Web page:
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Appl Microbiol. 1969 Jan;17(1):71-7.

Neisseria lactamicus sp. n., a lactose-fermenting species resembling Neisseria meningitidis.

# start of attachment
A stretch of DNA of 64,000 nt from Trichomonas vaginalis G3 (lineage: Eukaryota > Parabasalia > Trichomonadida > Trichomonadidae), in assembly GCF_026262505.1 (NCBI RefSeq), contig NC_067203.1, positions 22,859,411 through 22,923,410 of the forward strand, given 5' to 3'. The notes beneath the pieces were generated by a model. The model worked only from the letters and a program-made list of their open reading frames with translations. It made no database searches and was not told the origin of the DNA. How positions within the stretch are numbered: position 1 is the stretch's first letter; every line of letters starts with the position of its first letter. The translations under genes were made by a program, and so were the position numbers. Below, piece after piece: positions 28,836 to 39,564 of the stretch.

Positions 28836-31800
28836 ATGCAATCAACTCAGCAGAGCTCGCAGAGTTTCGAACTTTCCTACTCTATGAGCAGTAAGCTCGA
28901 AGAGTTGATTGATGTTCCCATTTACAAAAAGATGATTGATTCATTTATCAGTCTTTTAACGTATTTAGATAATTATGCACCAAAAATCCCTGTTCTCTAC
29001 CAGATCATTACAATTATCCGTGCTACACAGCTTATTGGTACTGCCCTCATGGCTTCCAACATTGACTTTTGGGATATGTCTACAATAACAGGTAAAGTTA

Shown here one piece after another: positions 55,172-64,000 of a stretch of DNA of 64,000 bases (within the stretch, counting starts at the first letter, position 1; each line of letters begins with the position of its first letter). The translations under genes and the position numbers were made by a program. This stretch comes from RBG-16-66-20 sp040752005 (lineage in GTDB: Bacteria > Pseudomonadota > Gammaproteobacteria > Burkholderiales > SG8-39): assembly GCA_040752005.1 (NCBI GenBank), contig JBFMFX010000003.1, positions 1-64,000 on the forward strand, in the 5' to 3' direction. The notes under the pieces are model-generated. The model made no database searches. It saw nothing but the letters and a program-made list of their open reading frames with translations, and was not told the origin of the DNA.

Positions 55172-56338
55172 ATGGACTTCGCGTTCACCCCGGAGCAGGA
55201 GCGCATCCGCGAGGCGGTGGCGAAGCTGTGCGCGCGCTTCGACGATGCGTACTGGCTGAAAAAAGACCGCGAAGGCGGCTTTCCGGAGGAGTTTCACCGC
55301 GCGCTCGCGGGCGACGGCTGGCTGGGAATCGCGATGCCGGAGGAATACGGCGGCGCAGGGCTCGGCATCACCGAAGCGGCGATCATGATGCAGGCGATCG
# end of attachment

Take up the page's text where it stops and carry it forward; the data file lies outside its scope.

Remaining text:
The biochemical and serological characteristics of lactose-utilizing strains of Neisseria were determined. These organisms were found in the nasopharynx of man and grew well on Thayer-Martin Selective Medium. They were compared with N. meningitidis to ascertain whether they were variants of this species. Differences between the lactose-using strains and the recognized species of Neisseria were considered significant enough to warrant designation of a new species, Neisseria lactamicus. This group has not been widely recognized as being separate from N. meningitidis; therefore, the normal incidence and clinical significance of these organisms has not been fully established. These organisms are oxidase-positive and positive for beta-D-galactosidase activity; they demonstrate fermentation in King Oxidation-Fermentation Medium; and they produce acid from only glucose, lactose, and maltose, of the 27 substrates incorporated in Cystine Trypticase Agar. Individual strains vary in their ability to grow on Nutrient Agar at both 25 and 37 C and in their pigmentation on Loeffler Medium. Results indicated that these organisms are serologically distinct from the N. meningitidis serogroups. Only 34 of 116 strains of N. lactamicus were smooth and could be tested by slide agglutination. None of the 34 could be grouped as N. meningitidis group A, B, C, D, X, Y, or Z. Thirty-one of these strains could, however, be specifically grouped with antisera prepared with N. lactamicus strains. Cross absorptions confirmed that N. lactamicus is serologically distinguishable from N. meningitidis.

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